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Continuous updating gmm estimator

The interpretation gives some insight into why there is less bias associated with this estimator.

The two-step GMM estimators of Arellano and Bond (1991) and Blundell and Bond (1998) for dynamic panel data models have been widely used in empirical work; however, neither of them performs well in small samples with weak instruments.

A standard estimation procedure is to first-difference the model, so as to eliminate the unobserved heterogeneity, and then base GMM estimation on the moment conditions implied where endogenous differences of the variables are instrumented by their lagged levels.

This is the well known Arellano-Bond estimator, or first-difference (DIF) GMM estimator (see Arellano and Bond [1]).

Given the fact that the absolute value of the autoregressive parameter must be less than unity as a necessary requirement for the data-generating process to be stationary, we propose a computationally feasible variation on the two-step DIF and SYS GMM estimators, in which the idea of continuous-updating is applied solely to the autoregressive parameter; these two new estimators are denoted “SCUDIF” and “SCUSYS” below.

Following the jackknife interpretation of the continuous-updating estimator in the work of Donald and Newey [10], we show that the subset-continuous-updating method that we propose in this paper does not alter the asymptotic distribution of the two-step GMM estimators, and it hence retains consistency.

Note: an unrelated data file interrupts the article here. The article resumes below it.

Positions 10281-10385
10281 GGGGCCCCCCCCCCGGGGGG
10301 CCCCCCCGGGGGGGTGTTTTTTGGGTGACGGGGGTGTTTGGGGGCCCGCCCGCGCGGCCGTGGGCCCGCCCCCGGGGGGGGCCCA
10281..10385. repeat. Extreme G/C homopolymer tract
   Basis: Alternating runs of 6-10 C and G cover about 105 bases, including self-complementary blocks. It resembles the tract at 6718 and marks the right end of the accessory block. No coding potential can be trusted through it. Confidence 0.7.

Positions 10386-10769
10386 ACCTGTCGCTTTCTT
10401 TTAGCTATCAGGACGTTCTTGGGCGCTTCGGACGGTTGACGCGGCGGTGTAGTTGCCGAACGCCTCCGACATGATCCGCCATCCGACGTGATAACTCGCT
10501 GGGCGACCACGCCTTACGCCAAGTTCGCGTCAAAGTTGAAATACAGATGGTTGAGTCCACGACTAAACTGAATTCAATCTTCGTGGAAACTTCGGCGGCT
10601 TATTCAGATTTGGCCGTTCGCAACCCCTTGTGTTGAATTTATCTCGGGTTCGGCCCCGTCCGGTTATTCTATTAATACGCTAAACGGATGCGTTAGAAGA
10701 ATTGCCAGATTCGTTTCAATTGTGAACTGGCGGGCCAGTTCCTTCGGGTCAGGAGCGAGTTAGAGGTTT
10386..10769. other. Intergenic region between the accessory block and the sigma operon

It is computationally advantageous relative to the continuous-updating estimator in that it replaces a relatively high-dimensional optimization over unbounded intervals by a one-dimensional optimization limited to the stationary domain of the autoregressive parameter.

We conduct Monte Carlo experiments and show that the proposed subset-continuous-updating versions of the DIF and SYS GMM estimators outperform their standard two-step counterparts in small samples in terms of the estimation accuracy on the autoregressive parameter and the rejection frequency of the Sargan-Hansen test.

The work by Hansen, Heaton, and Yaron [9] suggests that the continuous-updating GMM estimator has smaller bias than the standard two-step GMM estimator.

However, it involves high-dimensional optimizations when the number of regressors is large.

In this section, we conduct Monte Carlo experiments to compare the performance of our subset-continuous-updating estimators with the standard two-step estimators in finite samples.

We consider the model and assumptions specified in Section 2.

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